The new round was led by Addition and included investment from Accel and Blossom Capital, as well as strategic investment from the CrowdStrike Falcon Fund and Silicon Valley CISO Investments. The company says it has now raised a total of $41.1 million.
Tines tripled its revenue last year — even amidst a pandemic — as security teams adopted the company’s automated platform, which helps eliminate mundane and repetitive tasks for engineers and analysts without the need to write technical software or code. While the platform has proven effective for companies’ cybersecurity teams — typically overworked from receiving so many security alerts — the company is hoping to use the new money to move beyond security and push its platform into other areas like DevOps and IT.
“Because the platform is flexible, we’ve seen encouraging adoption outside of security,” founder Eoin Hinchy said.
The company anticipates growing from about 23 employees now to 60 by the end of the year, evenly split between Dublin and its U.S. hub in Boston as the company expands in the North American market, Hinchy said. About 80 percent to 90 percent of the company’s business comes from North America, he added.
Hinchy founded Tines in 2018, after spending about 15 years in cybersecurity. Overburdened by tasks such as copying data and jumping between networks, Hinchy said he started thinking about how to create an automated platform that anyone — not just software developers — could use.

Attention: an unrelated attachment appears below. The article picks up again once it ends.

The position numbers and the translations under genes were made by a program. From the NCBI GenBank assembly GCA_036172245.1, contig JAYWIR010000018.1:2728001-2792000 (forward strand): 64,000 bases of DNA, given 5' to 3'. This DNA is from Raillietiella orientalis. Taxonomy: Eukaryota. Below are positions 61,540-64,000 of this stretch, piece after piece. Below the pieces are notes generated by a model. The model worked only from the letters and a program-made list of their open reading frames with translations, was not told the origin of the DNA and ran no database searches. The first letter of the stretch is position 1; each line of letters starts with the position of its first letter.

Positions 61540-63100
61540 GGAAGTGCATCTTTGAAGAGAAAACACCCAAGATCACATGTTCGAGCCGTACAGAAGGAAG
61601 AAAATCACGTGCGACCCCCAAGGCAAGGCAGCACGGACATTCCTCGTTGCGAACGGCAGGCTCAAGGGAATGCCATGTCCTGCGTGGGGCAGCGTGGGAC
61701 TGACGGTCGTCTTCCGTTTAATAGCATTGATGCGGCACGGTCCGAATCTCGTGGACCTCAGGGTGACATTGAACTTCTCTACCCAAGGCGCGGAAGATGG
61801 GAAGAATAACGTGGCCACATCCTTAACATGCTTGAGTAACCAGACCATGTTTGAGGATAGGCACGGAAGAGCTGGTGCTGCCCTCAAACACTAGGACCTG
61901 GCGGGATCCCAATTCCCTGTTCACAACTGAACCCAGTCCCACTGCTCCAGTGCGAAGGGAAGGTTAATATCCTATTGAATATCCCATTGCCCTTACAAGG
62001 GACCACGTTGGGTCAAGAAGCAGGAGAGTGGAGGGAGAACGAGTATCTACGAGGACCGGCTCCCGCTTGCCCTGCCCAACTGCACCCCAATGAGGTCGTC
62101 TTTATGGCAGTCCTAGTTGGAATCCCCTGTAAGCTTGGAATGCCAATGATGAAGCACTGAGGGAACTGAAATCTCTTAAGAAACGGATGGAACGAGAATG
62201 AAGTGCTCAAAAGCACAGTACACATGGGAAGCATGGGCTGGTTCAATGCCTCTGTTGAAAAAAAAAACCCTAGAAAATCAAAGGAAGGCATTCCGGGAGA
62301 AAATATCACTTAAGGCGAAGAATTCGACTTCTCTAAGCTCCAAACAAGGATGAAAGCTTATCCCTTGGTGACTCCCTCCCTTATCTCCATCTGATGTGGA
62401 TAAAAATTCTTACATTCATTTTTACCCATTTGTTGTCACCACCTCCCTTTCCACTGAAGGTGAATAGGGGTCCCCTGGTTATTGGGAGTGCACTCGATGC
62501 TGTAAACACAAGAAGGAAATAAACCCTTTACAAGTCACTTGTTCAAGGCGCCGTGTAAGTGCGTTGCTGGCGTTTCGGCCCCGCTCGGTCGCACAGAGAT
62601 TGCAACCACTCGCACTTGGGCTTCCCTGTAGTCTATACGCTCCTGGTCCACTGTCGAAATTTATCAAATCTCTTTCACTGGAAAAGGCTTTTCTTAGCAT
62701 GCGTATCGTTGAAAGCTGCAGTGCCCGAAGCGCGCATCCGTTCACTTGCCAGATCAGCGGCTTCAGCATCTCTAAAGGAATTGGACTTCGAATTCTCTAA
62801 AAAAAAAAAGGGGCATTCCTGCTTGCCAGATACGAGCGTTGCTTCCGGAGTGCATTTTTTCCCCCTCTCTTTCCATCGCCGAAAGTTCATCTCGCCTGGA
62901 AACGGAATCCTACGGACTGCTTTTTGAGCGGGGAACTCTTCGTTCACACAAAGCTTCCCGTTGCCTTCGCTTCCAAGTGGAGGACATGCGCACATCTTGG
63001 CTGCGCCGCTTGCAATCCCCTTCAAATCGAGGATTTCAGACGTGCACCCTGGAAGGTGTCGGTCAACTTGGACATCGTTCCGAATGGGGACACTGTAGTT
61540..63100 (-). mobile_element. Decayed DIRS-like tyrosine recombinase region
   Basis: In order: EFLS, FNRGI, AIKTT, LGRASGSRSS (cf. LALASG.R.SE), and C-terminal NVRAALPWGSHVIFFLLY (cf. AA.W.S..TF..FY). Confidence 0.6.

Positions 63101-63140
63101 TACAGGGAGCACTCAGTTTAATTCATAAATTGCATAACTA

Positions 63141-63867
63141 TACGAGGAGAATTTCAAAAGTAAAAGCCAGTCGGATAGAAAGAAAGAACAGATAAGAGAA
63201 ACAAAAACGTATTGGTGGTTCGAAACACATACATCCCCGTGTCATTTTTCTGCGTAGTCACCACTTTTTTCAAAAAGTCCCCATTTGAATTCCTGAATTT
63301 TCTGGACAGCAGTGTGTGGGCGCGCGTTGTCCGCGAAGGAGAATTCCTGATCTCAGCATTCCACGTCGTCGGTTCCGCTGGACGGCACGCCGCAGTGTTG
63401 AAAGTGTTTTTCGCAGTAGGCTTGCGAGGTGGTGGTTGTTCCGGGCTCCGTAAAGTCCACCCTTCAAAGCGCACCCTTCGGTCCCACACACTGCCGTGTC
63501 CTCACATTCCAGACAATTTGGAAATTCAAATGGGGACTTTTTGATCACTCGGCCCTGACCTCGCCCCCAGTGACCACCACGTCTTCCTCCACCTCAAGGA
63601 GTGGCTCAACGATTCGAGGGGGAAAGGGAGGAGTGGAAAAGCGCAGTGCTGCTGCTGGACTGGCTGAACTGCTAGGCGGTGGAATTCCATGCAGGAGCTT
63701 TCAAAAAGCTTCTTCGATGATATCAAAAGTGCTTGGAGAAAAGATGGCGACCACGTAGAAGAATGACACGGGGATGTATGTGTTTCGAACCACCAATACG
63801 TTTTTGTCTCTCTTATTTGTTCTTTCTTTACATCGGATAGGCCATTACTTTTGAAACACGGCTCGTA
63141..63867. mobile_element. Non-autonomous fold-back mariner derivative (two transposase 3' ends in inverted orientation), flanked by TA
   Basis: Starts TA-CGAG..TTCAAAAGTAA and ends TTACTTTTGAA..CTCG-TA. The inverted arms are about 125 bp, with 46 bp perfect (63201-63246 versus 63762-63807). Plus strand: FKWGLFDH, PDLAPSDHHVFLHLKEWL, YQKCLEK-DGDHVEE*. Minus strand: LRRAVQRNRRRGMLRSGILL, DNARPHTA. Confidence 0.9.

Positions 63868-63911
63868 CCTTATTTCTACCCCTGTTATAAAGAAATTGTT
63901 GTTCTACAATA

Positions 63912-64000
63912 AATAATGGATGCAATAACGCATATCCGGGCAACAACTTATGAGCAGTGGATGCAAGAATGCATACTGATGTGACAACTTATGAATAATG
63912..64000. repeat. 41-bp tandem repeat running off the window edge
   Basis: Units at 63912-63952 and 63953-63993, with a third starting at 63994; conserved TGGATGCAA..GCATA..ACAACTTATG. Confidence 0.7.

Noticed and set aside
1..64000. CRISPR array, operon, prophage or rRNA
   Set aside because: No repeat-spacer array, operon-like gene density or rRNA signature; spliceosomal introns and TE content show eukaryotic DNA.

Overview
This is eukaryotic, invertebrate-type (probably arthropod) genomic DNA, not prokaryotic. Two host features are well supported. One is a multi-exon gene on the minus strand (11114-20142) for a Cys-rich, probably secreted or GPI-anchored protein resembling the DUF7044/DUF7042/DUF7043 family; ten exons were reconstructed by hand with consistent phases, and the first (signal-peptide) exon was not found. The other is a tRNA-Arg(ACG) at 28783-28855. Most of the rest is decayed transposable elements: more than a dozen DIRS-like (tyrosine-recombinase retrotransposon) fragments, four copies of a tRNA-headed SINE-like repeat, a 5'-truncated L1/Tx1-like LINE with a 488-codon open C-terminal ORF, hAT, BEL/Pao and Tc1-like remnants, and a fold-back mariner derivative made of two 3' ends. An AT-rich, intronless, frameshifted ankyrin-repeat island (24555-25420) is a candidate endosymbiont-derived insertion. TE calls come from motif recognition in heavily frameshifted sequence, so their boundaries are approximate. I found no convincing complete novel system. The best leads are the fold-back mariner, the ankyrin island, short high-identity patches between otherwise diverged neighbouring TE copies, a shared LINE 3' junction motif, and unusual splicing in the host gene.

The company does not release revenue figures or customer numbers, but says it helps automate thousands of workflows per day across a range of customers, including Coinbase, Box and McKesson. About 25 percent of Tines’ customers already use the platform for more than just security.
“It’s very rare to find a company so early in its journey that has clear product-market fit,” said Ophelia Brown, founder and partner at Blossom Capital.
Tines’ understanding of the challenges the customers face and the founders’ ambition made the company “one of those investments that every VC dreams of finding,” Brown added.
While Palo Alto Networks and Splunk offer automation tools, they are more security-specific than Tines’ platform, which can be used in multiple departments, Hinchy said. The company feels it could be a large company if it stayed just in security, but can disrupt the entire enterprise application and software market as it helps automate more aspects of companies’ workflow, he added.
“The market for such a tool is practically limitless as there will always be new tasks that Tines can automate,” Brown said. “With obvious public comps such as ServiceNow and soon UiPath, there is no question in our mind that Tines will one day be one of the most valuable enterprise companies in the world.”